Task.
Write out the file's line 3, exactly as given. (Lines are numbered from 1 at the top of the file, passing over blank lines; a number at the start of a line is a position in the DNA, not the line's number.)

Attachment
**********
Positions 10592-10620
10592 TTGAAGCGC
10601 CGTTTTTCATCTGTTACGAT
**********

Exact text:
10601 CGTTTTTCATCTGTTACGAT